Enviro – 22nd January 2018

On this weeks edition of Enviro:

  • Dolores O’Riordan: We celebrated the wonderful singing of Dolores O’Riordan deceased. She is an iconic figure with messages of hope and also messages of how fame can be transformative and be a negative force in one’s life, how sexual abuse as a child can blight one’s life, how a young and shy woman with a powerful voice can take the world by storm with the beauty of her eerie sounds, and for a time rise above the very stars. Her life also teaches us the lesson that psychological problems need to be approached in totally new ways and that society and the health services need to examine their consciences in order to save lives at risk from various forms of self harm. We played some of Dolores’s songs including ‘Daffodil Lament’ and referred to her catalogue of the Cranberries great albums. We pointed out that in just a few weeks Ireland will be full of daffodil.  This wonder is captured in the song.
  • Venezuela: At the end of August, the Trump administration imposed harsh sanctions on Venezuela that prevent the country from borrowing or selling assets in the US financial system. The new embargo will exacerbate shortages of food, medicine, and other essential goods, while severely limiting the policy options available to pull the country out of a deep depression. Fertile ground for IMF ‘vultures’
  • Fukushima: A Nuclear War without a War: The unspoken crisis of worldwide nuclear radiation: Source Prof Michel Chossudovsky ‘Global Research’ December 16 2017. What is unfolding today is “A worldwide process of nuclear radiation. “One millionth of a gram of plutonium, if inhaled can cause cancer”. Fukushima 3 was leaking unconfirmed amounts of plutonium. Chossudovsky has also written a best seller entitled “The Globalization of War, America’s Long War against Humanity” global Research Montreal 2015. “The long-term repercussions of the Fukushima Daiichi nuclear disaster are far more serious than those pertaining to the 1986 Chernobyl disaster in the Ukraine, which resulted in almost one million deaths” See: Global Research September 10 2010 and May 25 2011. Nuclear energy is not a civilian economic activity. It is an appendage of the nuclear weapons industry which is controlled by the so-called defence contractors. The powerful corporate interests behind nuclear energy and nuclear weapons overlap. Michel Chossudovsky is author of ‘the Globalization of Poverty’ and the New World Order (2003) and America’s ‘War on Terrorism’ (2005. He is signatory of the Kuala Lumpur declaration to criminalize war and is recipient of the Human Rights Prize of the Society for the Protection of Civil Rights and Human Dignity (GBM), Berlin, Germany: https//www.globalresearch.ca/ There were unprecedented nuclear alerts in Hawaii and Japan last week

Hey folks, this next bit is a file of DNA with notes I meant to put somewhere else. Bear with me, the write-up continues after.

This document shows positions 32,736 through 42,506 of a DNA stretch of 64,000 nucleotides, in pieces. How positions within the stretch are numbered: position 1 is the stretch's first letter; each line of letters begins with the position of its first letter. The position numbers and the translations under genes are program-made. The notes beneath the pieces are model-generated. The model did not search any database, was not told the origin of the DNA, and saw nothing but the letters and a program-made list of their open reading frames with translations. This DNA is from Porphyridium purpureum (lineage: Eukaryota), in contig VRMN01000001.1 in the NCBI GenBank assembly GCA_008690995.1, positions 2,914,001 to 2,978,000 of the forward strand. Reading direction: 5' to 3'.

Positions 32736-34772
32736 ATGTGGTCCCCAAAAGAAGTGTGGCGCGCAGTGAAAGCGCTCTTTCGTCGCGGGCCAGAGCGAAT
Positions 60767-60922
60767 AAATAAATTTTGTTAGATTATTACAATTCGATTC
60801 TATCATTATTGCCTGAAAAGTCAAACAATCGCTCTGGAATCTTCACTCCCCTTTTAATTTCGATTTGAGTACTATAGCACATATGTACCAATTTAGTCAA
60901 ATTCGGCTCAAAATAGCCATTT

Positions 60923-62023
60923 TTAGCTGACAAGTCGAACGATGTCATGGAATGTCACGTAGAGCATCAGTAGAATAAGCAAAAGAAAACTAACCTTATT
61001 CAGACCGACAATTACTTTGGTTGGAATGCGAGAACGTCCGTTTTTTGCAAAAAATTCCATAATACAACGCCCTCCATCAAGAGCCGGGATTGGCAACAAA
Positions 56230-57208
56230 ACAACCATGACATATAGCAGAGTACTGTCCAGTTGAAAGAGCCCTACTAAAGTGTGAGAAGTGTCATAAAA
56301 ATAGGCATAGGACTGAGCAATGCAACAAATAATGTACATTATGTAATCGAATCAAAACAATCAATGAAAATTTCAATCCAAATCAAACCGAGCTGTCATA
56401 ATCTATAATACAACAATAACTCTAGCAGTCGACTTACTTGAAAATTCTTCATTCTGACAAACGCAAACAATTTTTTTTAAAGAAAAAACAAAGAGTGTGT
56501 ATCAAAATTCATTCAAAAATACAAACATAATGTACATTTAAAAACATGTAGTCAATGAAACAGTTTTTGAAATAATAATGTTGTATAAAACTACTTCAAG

• Reference was made to a report by Oxfam to the effect that in 2017 82% of wealth created went to the richest 1% while the poorest half of the world got nothing. While the political and business elites gather at the World Economic Forum in Davos, Switzerland it can be seen that the global economy enables the super-rich to accumulate vast wealth while hundreds of millions of people struggle to survive. Billionaire wealth increased by 762 billion dollars last year, enough money to end extreme poverty seven times over. With the global gap between rich and poor widening, people in developing countries are being hit the hardest, facing poverty exploitation dangerous working conditions and unfair wages. (Source: Oxfam report)
  • Laudato Si Pope Francis’s recent letter concerning the environment stated that ecosystems ‘have an intrinsic value independent of their usefulness. This is in line with the approach of the Norwegian environmentalist Arne Naess who wrote about ‘deep ecology’ in the 1970s. He and ecologist George Sessions spoke about moving from a shallow to a deep ecological ethos. They wrote ‘The wellbeing and flourishing of human and non-human life on Earth have value in themselves (synonyms intrinsic value, inherent value). These values are independent of the usefulness of the nonhuman world for human purposes’ English ecologist Sir Frank Fraser Darling wrote ‘It is at this point that the cry grows loudest for a new morality, a new religion which would transform man’s attitude to nature which would lead him to believe that it is intrinsically wrong to destroy a species, cut down a tree, clear a wilderness….these demands strike one, at a certain level, as merely ridiculous’ Source Michael Viney ‘Reflections on Another Life’ irishtimes.com/irishtimesbooks, viney@anu.ie-Irish Times 20/1/18
  • The Young Scientist winner 2018 has found cures in common plants including the humble blackberry leaf: Simon Meehan from Colaiste Choilm Cork won the Young Scientist competition
  • Minister Denis Naughten announced details of his Department’s 2018 budget re climate change.
  • The Minister for Agriculture Food and the Marine, Michael Creed, TD has announced that vaccination of badgers against tuberculosis (TB) will commence as an integral part of the bovine TB eradication programme from January 2018.
  • We discussed and commented on these subjects and read two poems on the theme of daffodils: ‘I Wandered Lonely as a Cloud’ by William Wordswort (read by Joe Dunne) and ‘To Daffodils’ by Robert Herrick read by John.


Presenter/Producer:  John Haughton: Panellist: Joe Dunne.